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Toilet Training and Hydrocephalus

    • information session for parents and children1

Potty training for the non-disabled child usually begins at around the age of 18 months to two years, and the child is usually ‘trained’ by day at around two and-a-half years.

Every child is different and it is advisable to watch for signs in the child’s development which may suggest he/she is ready to begin potty training, such as: awareness that they are passing urine or having a bowel action; waking from naps with a dry nappy; asking to have their nappy changed.

Start at a time when you can spend a lot of time with your child, when your child seems happy and there are no major distractions or stressful events in his/her life (new brother or sister, divorce, moving, new carer etc).

A young child with hydrocephalus may have difficulty balancing when sitting. The potty or toilet should provide a stable and secure position, with a comfortable, supportive seat. If necessary, rails (or something for the child to hold on to) will give stability to the upper body. The child should be able to place his/her feet flat on the floor or a box/plinth. An occupational therapist should be able to help with equipment if the child has poor sitting balance.

Many children with hydrocephalus learn better when there is a routine. Before you begin toilet training, plan what that routine will be and stick to it until a habit is established (e.g. where the potty will be, what time to ‘try’, whether to use pants or ‘pull-ups’). Talk through each step of the routine each time, to reinforce it, being as consistent as you can. Watch the child for times he/she is most likely to have a bowel action, eg after breakfast, and try those times first. Reinforce good behaviour ie, sitting on the potty, with praise. If nothing happens, say nothing. If it is acceptable to your family, take your child into the toilet when you or family members go, to reinforce what is expected.

It may take much longer than with other children, so be patient. Only stop as the very last resort, as children with hydrocephalus can become used to wearing nappies through habit and this can be hard to break.

Once a good habit is established, you can gently vary the routine, to allow your child to deal with changes and become more flexible.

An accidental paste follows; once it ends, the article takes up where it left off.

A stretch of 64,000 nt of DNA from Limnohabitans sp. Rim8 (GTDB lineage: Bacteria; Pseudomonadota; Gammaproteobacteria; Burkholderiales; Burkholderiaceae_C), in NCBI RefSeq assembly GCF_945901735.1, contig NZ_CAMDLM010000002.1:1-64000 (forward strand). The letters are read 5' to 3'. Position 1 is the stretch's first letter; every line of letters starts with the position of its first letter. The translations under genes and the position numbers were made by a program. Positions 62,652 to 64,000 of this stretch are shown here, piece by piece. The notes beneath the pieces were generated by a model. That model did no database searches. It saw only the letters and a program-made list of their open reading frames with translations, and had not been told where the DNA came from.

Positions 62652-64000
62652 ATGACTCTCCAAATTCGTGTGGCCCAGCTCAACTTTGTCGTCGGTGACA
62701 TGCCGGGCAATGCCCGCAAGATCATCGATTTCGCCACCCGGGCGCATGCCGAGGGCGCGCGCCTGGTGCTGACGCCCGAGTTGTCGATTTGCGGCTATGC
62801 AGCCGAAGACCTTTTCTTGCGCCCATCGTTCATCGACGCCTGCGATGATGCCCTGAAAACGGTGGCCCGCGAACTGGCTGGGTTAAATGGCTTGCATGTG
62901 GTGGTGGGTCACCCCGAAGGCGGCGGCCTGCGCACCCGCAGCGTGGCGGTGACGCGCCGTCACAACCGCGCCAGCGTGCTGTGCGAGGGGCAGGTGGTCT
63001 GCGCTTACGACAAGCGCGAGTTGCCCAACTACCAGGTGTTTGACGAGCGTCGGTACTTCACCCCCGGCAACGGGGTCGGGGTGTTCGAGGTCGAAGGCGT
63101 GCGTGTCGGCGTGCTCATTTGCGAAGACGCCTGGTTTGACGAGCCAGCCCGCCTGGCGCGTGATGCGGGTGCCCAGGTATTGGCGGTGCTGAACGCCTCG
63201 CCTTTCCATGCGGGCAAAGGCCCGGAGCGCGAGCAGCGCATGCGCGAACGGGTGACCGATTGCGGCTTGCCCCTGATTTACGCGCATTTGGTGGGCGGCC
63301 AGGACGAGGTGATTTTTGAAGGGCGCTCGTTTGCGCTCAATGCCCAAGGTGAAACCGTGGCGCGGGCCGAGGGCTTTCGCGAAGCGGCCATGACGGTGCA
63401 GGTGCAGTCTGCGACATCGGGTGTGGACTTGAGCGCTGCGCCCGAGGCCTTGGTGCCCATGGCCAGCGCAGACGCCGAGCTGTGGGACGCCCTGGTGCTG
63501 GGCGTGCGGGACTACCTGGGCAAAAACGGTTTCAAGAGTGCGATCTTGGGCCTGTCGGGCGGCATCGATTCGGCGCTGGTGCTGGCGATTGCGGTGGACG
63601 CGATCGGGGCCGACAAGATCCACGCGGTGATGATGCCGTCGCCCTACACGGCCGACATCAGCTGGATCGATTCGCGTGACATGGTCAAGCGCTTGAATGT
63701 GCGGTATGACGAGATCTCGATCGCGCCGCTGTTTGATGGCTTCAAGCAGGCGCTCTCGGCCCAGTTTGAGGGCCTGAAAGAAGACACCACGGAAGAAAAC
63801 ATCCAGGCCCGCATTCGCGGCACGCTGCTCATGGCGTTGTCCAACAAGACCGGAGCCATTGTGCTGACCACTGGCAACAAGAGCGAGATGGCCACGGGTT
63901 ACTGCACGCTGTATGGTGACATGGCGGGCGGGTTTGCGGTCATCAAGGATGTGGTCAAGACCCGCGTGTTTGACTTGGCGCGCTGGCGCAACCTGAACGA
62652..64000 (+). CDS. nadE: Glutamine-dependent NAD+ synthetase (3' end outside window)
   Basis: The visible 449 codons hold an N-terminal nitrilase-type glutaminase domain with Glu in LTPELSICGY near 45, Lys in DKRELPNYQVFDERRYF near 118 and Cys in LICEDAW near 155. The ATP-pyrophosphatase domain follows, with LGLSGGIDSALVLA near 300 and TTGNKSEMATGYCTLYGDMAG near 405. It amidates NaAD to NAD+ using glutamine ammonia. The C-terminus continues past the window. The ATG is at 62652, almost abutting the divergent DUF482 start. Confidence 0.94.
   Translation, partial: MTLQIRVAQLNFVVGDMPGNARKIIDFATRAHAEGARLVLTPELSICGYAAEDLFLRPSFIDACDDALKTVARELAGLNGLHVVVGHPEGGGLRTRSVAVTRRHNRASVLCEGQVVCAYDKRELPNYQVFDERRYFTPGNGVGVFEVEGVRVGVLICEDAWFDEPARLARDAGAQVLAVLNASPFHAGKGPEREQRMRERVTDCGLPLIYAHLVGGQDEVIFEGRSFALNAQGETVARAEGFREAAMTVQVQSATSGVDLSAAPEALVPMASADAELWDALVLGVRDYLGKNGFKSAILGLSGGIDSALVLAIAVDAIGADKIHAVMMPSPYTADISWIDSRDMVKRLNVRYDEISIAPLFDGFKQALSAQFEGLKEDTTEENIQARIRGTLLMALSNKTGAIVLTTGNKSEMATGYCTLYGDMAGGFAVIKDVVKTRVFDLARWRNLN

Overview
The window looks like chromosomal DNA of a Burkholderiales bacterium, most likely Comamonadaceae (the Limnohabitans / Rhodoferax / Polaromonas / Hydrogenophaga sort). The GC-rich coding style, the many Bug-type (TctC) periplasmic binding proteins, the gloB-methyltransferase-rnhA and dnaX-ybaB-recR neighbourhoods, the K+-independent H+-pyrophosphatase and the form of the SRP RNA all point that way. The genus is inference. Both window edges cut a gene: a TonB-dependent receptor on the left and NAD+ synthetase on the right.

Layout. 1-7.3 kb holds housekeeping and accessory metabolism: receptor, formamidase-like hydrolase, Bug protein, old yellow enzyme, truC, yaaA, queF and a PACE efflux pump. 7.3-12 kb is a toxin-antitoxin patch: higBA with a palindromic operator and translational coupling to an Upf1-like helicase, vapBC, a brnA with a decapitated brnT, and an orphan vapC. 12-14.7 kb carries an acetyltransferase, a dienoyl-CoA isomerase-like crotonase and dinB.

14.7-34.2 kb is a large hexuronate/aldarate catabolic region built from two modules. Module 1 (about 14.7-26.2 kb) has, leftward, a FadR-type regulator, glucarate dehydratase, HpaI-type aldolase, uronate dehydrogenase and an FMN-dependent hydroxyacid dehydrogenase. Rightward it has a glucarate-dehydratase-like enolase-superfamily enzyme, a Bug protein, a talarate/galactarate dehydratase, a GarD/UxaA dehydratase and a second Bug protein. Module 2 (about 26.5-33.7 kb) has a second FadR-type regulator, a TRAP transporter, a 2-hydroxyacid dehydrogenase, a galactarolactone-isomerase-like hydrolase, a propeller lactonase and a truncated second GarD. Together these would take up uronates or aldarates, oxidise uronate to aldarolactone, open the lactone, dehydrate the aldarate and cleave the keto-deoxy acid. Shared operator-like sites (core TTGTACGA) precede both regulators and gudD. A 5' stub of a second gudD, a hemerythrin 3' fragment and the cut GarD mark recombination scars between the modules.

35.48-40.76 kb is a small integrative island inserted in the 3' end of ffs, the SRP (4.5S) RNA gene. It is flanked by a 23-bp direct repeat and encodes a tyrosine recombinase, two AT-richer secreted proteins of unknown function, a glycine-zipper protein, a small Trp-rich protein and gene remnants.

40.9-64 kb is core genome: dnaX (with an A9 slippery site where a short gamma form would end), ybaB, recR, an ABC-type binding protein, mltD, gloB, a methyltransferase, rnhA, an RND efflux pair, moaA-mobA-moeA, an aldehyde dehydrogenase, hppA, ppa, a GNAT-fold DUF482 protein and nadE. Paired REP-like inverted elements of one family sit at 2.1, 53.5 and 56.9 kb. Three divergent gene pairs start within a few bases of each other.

Children with hydrocephalus may have relapses in toilet training when starting school; there is so much going on that the child may not listen to the body’s signals. They may need reminding to go to the toilet and may need showing several times where the toilet is. Classroom staff should be made aware of this.


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Did You Know?

Some babies with spina bifida are now operated on before they are born, via keyhole surgery.

Hydrocephalus can be congenital or acquired.

NPH (Normal Pressure Hydrocephalus) is an excessive build-up of fluid in the head.

Hydrocephalus is a build up of excess fluid in the brain.

Some 11 - 35% of people with Intracranial Hypertension recover spontaneously!

Most babies with spina bifida undergo surgery within 48 hours of birth.

“Every effort should be made to ensure that all children are immunized, no opportunity to immunize should be missed.”

If you have spina bifida +/or hydrocephalus you should receive the same vaccinations as any others, when going abroad.

Hydrocephalus comes from the Greek "hydro" meaning water and "cephalie", meaning brain.

Some forms of hydrocephalus require no specific treatment.

Medical advice should always be sought if shunt infection is suspected!

Shunt: a device that diverts accumulated cerebro-spinal fluid around the obstructed pathways back to the bloodstream.

Possible signs of chronic shunt blockage include: 
fatigue, general malaise or behavioural changes.

A shunt alert card should be carried at all times by people with hydrocephalus treated by a shunt.

Possible signs of acute shunt blockage may include: visual disturbances, drowsiness and seizures.

Symptoms of Normal Pressure Hydrocephalus are similar to Alzheimer's, Parkinson's disease or simply increasing age.

NPH (Normal Pressure Hydrocephalus) occurs most often in people aged over 60.

Benign Intracranial Hypertension aka Idiopathic Intracranial Hypertension affects about one or two in every 100,000 people!

Symptoms associated with raised intracranial pressure; headache, visual disturbances, photophobia, vomiting, problems with balance...

Diagnosis of Intracranial Hypertension is by scan + measurement of the CSF pressure.

Babies born prematurely are at increased risk of developing hydrocephalus.

Shine can raise money by recycling your used inkjet cartridges, toners or CDs and DVDs.

Para-athletes with spina bifida and hydrocephalus compete in sports ranging from cycling to dressage.

Hydrocephalus may affect memory, concentration and behaviour.

The usual treatment for hydrocephalus is to insert a shunt into the brain.

CSF stands for cerebro-spinal fluid.

Benny Bear is a teddy with hydrocephalus who helps children understand the condition.

Shine is always looking for Marathon Runners to help with fundraising.

Spina bifida occulta is a hidden form of spina bifida.


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